A printer can run 1990s computer game Doom and spy on documents to establish a gateway into a network.
Speaking at 44CON in London, Mike Jordon, head of research at Context, said that the ability to compromise internet-connected devices raises more questions about security of the Internet of Things (IoT). At the conference, researchers successfully managed to remotely access the web interface on a Canon Pixma printer and modify firmware to run Doom.
“This latest example further demonstrates the insecurities posed by the emerging IoT as vendors rush to connect their devices,” said Jordon.
“The printer’s web interface did not require user authentication, allowing anyone to connect to it. But the real issue is with the firmware update process. If you can trigger a firmware update you can also change the web proxy settings and the DNS server; and if you can change these then you can redirect where the printer goes to check for a new firmware update and install custom code – in our case a copy of Doom.”
Context sampled 9,000 of the 32,000 IPs that Shodan indicated may have a vulnerable printer. Of these IPs, 1,822 responded and 122 indicated that they may have a firmware version that could be compromised. “Even if the printer is not connected directly to the internet on a user’s home network or on an office intranet, it is still vulnerable to remote attack,” said Jordon.
In its research, Context said that this interface does not require user authentication, allowing anyone to connect to the interface. “At first glance the functionality seems to be relatively benign, you could print out hundreds of test pages and use up all the ink and paper, so what? The issue is with the firmware update process.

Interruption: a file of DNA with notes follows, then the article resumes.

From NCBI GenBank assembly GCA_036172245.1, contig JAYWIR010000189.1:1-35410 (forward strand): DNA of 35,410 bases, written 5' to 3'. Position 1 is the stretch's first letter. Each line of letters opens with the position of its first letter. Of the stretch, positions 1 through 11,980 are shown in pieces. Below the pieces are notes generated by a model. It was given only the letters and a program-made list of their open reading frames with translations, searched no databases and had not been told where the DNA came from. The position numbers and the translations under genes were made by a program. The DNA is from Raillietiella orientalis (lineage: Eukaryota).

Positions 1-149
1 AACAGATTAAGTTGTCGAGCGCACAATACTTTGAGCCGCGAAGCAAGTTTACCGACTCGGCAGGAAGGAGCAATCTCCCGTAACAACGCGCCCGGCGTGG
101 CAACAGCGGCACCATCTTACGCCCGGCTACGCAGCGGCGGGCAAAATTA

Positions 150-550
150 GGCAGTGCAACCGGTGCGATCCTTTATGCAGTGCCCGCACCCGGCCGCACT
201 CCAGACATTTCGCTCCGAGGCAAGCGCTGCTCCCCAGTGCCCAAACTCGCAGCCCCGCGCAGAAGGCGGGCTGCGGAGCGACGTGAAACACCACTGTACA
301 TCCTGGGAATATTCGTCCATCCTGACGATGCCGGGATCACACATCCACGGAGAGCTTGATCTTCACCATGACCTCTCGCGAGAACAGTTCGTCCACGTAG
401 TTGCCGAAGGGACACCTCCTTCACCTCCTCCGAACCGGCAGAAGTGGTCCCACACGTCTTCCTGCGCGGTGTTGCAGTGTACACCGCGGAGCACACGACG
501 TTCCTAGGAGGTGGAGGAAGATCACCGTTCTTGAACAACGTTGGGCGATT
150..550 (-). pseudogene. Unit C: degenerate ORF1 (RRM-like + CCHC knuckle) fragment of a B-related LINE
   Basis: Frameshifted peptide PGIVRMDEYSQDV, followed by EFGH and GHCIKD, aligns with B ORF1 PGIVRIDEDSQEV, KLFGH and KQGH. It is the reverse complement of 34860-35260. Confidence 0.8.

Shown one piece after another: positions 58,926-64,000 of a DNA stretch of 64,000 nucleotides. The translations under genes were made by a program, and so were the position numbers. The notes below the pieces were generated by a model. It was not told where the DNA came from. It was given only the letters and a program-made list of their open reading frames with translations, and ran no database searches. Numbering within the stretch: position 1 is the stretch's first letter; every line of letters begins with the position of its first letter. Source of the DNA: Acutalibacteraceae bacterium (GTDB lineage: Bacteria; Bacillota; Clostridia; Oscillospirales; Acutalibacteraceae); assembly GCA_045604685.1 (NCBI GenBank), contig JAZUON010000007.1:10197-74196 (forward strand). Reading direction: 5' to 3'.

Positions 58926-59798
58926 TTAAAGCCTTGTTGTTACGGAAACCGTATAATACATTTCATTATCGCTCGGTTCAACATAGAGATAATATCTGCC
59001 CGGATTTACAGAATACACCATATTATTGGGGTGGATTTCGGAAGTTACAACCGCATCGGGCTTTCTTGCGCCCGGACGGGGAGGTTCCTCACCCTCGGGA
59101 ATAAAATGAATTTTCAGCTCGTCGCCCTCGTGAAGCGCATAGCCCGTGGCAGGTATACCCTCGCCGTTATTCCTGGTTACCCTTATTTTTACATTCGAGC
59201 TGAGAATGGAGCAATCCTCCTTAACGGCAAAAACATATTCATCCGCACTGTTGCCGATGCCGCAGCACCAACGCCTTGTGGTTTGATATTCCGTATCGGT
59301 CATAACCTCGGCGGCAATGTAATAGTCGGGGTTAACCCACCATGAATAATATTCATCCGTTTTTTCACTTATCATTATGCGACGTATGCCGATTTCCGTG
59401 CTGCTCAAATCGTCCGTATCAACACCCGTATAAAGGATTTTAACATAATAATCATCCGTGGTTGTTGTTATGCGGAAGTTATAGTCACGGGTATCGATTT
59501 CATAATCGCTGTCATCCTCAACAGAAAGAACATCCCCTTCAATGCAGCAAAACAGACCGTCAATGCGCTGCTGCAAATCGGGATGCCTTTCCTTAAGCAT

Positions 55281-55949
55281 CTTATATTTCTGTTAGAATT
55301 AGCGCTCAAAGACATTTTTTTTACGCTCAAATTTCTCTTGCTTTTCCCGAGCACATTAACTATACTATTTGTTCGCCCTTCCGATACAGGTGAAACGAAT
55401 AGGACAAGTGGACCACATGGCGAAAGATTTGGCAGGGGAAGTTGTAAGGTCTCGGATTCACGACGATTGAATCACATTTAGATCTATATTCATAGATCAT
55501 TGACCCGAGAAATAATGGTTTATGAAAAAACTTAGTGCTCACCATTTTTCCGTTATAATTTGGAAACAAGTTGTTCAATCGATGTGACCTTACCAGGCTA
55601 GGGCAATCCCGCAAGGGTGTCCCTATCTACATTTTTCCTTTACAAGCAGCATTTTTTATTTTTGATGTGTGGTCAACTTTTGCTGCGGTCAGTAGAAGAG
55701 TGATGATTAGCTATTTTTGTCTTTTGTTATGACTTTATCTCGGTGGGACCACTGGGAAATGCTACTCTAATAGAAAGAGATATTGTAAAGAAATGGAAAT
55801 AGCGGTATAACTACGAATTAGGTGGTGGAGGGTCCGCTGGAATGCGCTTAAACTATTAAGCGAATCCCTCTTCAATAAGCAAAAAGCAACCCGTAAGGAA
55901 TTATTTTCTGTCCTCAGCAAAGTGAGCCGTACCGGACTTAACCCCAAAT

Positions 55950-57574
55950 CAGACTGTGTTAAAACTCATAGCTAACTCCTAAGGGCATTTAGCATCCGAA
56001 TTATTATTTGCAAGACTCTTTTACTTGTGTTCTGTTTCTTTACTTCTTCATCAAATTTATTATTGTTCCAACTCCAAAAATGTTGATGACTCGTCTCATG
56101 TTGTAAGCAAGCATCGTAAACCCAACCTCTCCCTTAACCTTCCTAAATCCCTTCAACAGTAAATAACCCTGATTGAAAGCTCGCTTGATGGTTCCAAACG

“While you can trigger a firmware update you can also change the web proxy settings and the DNS server. If you can change these then you can redirect where the printer goes to check for a new firmware. So what protection does Canon use to prevent a malicious person from providing a malicious firmware? In a nutshell – nothing, there is no signing (the correct way to do it) but it does have very weak encryption.”
Canon thanked Context for detailing the vulnerability. In a statement, it said: “At Canon we work hard at securing all of our products, however with diverse and ever-changing security threats we welcome input from others to ensure our customers are as well protected as possible.
“We intend to provide a fix as quickly as is feasible. All PIXMA products launching from now onwards will have a username/password added to the PIXMA web interface, and models launched from the second half of 2013 onwards will also receive this update, models launched prior to this time are unaffected. This action will resolve the issue uncovered by Context.”
“We are not aware of anyone actively using this type of attack for malicious purposes but hopefully by raising awareness, we can encourage vendors to increase the security of this new generation of devices,” says Jordon. “Of course it is important to always apply the latest available firmware.”